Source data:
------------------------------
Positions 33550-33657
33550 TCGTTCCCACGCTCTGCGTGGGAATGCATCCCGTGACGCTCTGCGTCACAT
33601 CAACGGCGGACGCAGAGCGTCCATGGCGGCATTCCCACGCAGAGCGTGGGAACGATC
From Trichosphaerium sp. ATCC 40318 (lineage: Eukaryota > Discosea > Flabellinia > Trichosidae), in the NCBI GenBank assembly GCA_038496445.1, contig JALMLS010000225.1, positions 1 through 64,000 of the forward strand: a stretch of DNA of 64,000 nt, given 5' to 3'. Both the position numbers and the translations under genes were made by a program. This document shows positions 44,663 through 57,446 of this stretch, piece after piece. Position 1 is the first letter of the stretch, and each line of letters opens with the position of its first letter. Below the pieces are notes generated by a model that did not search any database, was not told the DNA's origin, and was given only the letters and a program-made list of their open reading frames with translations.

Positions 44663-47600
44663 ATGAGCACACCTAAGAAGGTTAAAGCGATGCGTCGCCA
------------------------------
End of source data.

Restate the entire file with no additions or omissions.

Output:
Positions 33550-33657
33550 TCGTTCCCACGCTCTGCGTGGGAATGCATCCCGTGACGCTCTGCGTCACAT
33601 CAACGGCGGACGCAGAGCGTCCATGGCGGCATTCCCACGCAGAGCGTGGGAACGATC
From Trichosphaerium sp. ATCC 40318 (lineage: Eukaryota > Discosea > Flabellinia > Trichosidae), in the NCBI GenBank assembly GCA_038496445.1, contig JALMLS010000225.1, positions 1 through 64,000 of the forward strand: a stretch of DNA of 64,000 nt, given 5' to 3'. Both the position numbers and the translations under genes were made by a program. This document shows positions 44,663 through 57,446 of this stretch, piece after piece. Position 1 is the first letter of the stretch, and each line of letters opens with the position of its first letter. Below the pieces are notes generated by a model that did not search any database, was not told the DNA's origin, and was given only the letters and a program-made list of their open reading frames with translations.

Positions 44663-47600
44663 ATGAGCACACCTAAGAAGGTTAAAGCGATGCGTCGCCA